John Taussig kayaked to Ketchikan from Bellingham, Wash., to raise awareness and funds for multiple myeloma. (Photo by Leila Kheiry.

John Taussig kayaked to Ketchikan from Bellingham, Wash., to raise awareness and funds for multiple myeloma. (Photo by Leila Kheiry.

For the past six weeks, give or take a few days, a California man rowed his converted kayak up the Inside Passage from Bellingham, Wash., to Ketchikan, raising awareness and funds for multiple myeloma, a cancer of the blood that affects his family in a deeply personal way.


John Taussig’s decision to solo-paddle to Alaska was sort of accidental. His mother, a breast cancer survivor, was diagnosed about a year ago with multiple myeloma.

Anyone who has battled cancer, or is close to someone who has been through it, knows the treatment can be brutal. Taussig said his mother had radiation therapy and a serious regimen of medication to qualify for stem cell therapy.

“During the course of this, we were bouncing around an email that, ‘Oh, we should do a fundraiser.’ We were thinking about relays – fun stuff. I mentioned I would row up to Alaska. It was something I’d never done before. I’d never rowed before at all, much less any distance. And, then I had a couple donations and basically had to do it.”

Taussig isn’t a stranger to the sea, though. He grew up sailing, and lives on a sailboat in Santa Cruz, Calif.

So, it makes sense that he added a sail to his 40-year-old foldable kayak. He also attached a couple makeshift outriggers for stability – made from broken surfboards he found at a garage sale – and strapped a toddler’s camping cot to the deck to hold his gear.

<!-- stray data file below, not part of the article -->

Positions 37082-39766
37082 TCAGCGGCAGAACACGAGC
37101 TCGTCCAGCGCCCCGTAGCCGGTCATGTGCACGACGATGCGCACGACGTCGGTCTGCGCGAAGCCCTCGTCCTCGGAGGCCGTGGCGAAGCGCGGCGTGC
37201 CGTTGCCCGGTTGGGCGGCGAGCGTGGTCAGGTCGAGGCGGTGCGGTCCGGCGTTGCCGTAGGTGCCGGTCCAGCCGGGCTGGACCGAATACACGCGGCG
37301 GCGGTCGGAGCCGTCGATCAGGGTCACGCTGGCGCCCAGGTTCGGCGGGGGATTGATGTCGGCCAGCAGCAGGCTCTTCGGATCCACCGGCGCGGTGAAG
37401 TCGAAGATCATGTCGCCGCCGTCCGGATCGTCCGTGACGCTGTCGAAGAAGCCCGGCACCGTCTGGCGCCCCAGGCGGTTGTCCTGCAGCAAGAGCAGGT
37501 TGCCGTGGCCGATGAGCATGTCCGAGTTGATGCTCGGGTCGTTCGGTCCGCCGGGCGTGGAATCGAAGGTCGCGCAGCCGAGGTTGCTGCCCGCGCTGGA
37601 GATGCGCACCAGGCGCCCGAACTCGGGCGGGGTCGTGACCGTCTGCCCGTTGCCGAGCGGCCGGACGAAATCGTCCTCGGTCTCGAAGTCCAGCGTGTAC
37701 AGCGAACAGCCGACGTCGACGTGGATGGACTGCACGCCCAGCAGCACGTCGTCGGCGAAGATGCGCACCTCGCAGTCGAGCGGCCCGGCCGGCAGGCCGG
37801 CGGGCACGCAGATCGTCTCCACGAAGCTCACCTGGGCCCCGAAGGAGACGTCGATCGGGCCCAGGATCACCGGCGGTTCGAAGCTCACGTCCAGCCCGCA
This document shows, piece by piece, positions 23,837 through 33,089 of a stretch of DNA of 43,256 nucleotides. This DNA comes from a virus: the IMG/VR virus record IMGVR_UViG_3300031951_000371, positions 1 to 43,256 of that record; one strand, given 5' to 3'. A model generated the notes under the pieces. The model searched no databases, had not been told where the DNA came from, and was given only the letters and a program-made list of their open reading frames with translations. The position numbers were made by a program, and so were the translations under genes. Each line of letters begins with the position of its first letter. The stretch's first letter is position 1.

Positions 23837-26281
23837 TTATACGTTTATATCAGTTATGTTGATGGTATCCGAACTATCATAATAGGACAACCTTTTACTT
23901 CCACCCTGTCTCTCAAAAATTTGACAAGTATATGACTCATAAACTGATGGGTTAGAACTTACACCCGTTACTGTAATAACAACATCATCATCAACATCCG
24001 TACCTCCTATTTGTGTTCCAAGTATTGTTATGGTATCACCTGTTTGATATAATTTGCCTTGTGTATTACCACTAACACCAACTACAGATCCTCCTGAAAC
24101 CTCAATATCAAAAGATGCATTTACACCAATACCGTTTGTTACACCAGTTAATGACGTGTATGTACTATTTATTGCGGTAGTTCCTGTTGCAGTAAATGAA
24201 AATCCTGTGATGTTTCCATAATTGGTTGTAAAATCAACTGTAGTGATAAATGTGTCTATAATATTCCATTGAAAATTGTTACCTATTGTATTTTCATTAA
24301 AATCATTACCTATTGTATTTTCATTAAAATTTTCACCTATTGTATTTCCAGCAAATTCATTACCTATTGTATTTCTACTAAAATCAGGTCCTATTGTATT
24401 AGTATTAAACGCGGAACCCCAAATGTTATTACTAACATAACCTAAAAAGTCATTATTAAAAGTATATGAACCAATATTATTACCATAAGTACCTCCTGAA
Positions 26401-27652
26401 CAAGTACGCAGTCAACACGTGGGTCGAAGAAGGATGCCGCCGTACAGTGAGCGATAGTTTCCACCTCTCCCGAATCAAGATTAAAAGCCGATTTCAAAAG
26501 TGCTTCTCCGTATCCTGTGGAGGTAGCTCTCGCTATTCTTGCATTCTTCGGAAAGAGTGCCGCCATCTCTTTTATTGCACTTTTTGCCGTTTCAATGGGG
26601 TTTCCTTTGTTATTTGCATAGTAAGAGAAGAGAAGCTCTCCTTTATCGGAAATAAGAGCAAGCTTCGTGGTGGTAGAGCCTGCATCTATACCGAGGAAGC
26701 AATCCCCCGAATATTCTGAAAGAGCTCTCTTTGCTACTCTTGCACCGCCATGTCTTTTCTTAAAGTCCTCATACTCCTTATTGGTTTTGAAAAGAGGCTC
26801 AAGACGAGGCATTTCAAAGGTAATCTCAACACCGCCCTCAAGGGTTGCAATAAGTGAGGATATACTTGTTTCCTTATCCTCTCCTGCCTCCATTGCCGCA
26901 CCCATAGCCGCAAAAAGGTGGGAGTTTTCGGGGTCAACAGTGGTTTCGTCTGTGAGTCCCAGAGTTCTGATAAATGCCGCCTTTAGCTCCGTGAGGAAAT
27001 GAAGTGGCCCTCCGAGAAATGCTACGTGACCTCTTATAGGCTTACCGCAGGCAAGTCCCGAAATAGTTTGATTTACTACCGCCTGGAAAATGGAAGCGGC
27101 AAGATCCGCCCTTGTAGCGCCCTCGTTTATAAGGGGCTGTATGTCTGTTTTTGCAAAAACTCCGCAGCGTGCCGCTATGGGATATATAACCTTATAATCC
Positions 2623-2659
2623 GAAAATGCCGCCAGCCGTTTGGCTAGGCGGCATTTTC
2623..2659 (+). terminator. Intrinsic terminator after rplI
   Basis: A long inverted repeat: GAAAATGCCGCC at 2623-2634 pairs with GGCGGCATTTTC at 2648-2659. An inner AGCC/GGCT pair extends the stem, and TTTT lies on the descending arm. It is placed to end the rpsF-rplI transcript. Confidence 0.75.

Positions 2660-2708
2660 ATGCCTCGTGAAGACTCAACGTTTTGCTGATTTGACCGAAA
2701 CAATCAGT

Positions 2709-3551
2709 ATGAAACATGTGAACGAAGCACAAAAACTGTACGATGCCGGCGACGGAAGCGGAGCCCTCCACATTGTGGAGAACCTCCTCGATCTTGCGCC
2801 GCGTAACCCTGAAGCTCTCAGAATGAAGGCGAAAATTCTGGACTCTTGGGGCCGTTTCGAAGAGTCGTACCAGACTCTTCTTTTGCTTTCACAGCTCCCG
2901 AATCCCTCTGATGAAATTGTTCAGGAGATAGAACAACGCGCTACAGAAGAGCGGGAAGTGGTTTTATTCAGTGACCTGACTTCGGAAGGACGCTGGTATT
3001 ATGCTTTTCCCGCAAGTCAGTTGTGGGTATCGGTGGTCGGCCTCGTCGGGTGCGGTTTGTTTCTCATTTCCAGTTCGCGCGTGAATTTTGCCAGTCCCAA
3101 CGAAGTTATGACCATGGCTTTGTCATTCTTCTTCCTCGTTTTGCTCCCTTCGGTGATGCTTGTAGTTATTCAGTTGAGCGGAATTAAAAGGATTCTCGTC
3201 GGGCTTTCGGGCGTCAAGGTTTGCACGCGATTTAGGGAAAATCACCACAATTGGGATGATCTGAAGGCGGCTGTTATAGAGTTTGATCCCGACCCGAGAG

And then Taussig dropped a sliding rowing seat into the kayak, so he could row his way up News Tilethe coast. He said when he first started training for this adventure, he figured out traditional kayak paddling wasn’t for him.

“I couldn’t go more than an hour without having my legs fall asleep and pain in my back. In fact I had an X-ray in April on my back – I wasn’t sure if it was a work injury, if I’d slipped a disk. They said, ‘No, you look pretty good.’”

So, it was all the sitting that caused the pain. With a sliding rowing seat, Taussig said, he’s not just sitting the whole time; he’s using his legs and back in addition to his arms and core.

“I didn’t have one minute of pain, in fact I feel better now, today, than when I left for the trip.”

The only downside was facing backwards the entire trip, which started at the Bellingham ferry terminal on August 8th. The first part of the trip was great. Taussig said the weather was warm and sunny, not too breezy, and then he got to Nanaimo, on Vancouver Island, B.C., and the wind kept him there four days.

“I would leave the harbor and get blown right back to Newcastle and Protection Island. At that time, people were saying this could last for a month; you may never make it out of here.”

But he did it. It took 14 hours to get through barely 10 miles, but he did it. And once he got through that rough patch, the wind was a little more cooperative.

John Taussig dropped this sliding rowing seat into his kayak, and rowed instead of paddled up the Inside Passage. (Photo by Leila Kheiry)

John Taussig dropped this sliding rowing seat into his kayak, and rowed instead of paddled up the Inside Passage. (Photo by Leila Kheiry)

Taussig said he loved experiencing how quiet life is when traveling through largely unpopulated areas. There also were multiple wildlife encounters, but one sticks in his mind because it was amazing and frightening.